Saturday, June 13, 2015

Venetian Ghosts from the Baroque Past

Francesco Cavalli’s Veremonda, L’Amazzone di Aragona
Dock Street Theater – May 30, 2015
Spoleto Festival USA

Amazon warriors in formation.
Photo credit: Spoleto Festival
It was a warm early summer night in old Charleston as we took our seats in the balcony of the historic (1736) and exquisitely charming Dock Street Theater. As the lights went down, a thick fog engulfed the stage, two spectral figures wearing Venetian carnival masks emerged from it and baroque music erupted from the pit. And so began the modern-day premiere of Cavalli’s Veremonda, l’Amazzone di Aragona, exhumed from a decrepit manuscript at the Biblioteca Nazionale Marciana in Venice on a Spoleto Festival commission. The intrepid Aaron Carpenè (conductor) and Stefano Virzioli (director) conjured the ghosts of this baroque opera straight from the seventeenth century (by way of this initial spectral fog), giving us the thrill of experiencing for the first time a work that has not been performed since 1653.

The historic Dock Street Theater.
Photo credit: Opera News
Saying that the plot is complex is an understatement. We’re in Gibraltar, during the Spanish siege of the Moorish fort of Calpe, which is taking quite a long time, basically because the general leading the Spanish army (Delio) has a secret love affair with the Moorish queen (Zelemina). The Spanish queen (Veremonda) is quite upset with the ineptitude of her general, not to mention with her husband, a king who is more interested in astronomy studies than in war (or even his wife). Veremonda decides to take matters into her own hands and puts together a contingent of “amazons” (her ladies-in-waiting repurposed in shiny sexy armor) and, after many convoluted adventures and sidebars, she successfully leads them to victory and ends the war (without ever really needing to fight). The Moorish queen converts, marries Delio and everybody’s happy.

Veremonda battagliera.
Photo credit: Spoleto Festival
All this would be linear enough, if it was not for Delio having an old grudge against Veremonda but also being very aroused by her and trying to rape her in the woods (which leads her to pretend to fall in love with him in order to escape his advances). Or for Zelemina also being wildly attracted to Veremonda (disguised as a soldier) and then immediately throwing a jealous fit thinking that Delio is cheating on her with the amazon queen. Or the subplot of Delio’s servant having a crush now on Zelemina’s nurse (Zaida), now on one of the amazons (Vespina). Or the inexplicable non-sequitur of the “dance of the bulls” at Zelemina’s court...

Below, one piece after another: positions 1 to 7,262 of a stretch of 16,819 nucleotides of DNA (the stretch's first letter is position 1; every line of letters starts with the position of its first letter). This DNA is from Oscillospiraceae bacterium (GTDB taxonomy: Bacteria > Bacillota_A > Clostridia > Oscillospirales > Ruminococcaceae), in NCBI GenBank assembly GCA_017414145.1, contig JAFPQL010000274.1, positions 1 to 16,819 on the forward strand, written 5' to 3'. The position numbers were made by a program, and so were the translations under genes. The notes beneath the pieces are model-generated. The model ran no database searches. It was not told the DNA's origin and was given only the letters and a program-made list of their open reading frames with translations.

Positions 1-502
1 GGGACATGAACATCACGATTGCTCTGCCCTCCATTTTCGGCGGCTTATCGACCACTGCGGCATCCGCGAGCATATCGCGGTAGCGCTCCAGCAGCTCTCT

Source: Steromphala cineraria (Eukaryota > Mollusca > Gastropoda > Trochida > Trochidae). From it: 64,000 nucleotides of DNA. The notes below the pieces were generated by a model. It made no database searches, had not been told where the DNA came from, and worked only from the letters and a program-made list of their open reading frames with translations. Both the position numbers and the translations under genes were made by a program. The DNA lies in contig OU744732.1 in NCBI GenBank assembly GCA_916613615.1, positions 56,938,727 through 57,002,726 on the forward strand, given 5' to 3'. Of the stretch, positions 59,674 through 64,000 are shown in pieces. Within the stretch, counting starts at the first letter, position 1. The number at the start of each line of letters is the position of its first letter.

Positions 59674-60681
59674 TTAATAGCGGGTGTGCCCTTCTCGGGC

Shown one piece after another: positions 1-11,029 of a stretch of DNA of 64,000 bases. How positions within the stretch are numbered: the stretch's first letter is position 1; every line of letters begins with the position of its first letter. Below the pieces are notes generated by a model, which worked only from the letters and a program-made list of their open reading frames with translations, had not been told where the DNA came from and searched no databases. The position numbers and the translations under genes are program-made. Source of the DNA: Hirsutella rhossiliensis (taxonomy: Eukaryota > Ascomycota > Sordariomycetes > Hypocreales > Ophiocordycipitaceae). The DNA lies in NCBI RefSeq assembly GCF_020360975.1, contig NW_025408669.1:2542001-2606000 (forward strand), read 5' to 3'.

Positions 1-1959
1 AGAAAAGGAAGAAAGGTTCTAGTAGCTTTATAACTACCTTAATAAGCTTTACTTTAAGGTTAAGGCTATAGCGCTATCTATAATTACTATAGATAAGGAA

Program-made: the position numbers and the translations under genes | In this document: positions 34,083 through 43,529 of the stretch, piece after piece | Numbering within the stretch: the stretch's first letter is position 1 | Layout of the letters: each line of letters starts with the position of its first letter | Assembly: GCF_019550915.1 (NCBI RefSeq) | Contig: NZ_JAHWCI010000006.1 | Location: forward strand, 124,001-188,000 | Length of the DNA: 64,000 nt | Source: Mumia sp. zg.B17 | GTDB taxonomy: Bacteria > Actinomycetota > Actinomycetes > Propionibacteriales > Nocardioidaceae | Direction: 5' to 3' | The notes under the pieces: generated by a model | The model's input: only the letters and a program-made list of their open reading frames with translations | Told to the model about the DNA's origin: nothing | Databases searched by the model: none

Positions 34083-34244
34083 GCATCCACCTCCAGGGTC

While I was initially taken a bit aback from the absurdity of the plot, once I stopped trying to make coherent sense out of it and just rolled with whatever was thrown at us, I really started to have a lot of fun.  At the end of the day, this opera was composed to entertain the paying Venetian public during Carnevale and that’s exactly what it does, one crazy transgressive plot twist after the other. Cavalli and his librettist Giulio Strozzi set the stage for this semi-serious work from the opening scene. In the prologue, Twilight exhorts the audience to enjoy the evening's entertainment, while the setting Sun warns the ladies that their own splendor is destined to fade.

The astronomer king girds himself for war.
Photo credit: Julia Lynn
Director Stefano Virzioli was very successful in bringing the story to life with the right dose of lightness and humor, using commedia dell’arte styles for the comic relief bits and only rarely falling into slapstick (even when characters deliver saucy lines such as “E’ quello che fanno le donne d’oggi dí / e come si suol dir, disse di sí’”*). Virzioli fully embraced the entertaining spirit of the piece with sass. Think of the astronomer king becoming pompously belligerent and exiting the stage on a wooden ramping white horse. Or the hilarious war training of the “amazons” who struggle to even lift a sword. The idea of having the characters emerge from the fog in the prologue and disappear into it in the finale was also a very poetic touch.

Zelemina in her bath.
Photo credit: Amadeus Online
The sets were hyper-colorful and stylized panels and screens created by visual artist Ugo Nespolo. I conceptually liked the two-dimensional approach to the sets as that was how scenes were done back in the 1600’s, the execution though was hit or miss. While I enjoyed the “forest” and “Moorish bathhouse” scenes for their multiple layers that filled the depth of the stage, I was not too engaged by the “war” and “astronomy” scenes, which felt a bit too flat and abstract. While I am usually not too crazy about ballet intermezzos in operas, the choreographies by Pierluigi Vanelli were extremely enjoyable crowd-pleasers, from the amazon’s training gymnastics to the inexplicable “dance of the bulls.”

Delio gets his way.
Photo credit: Spoleto Festival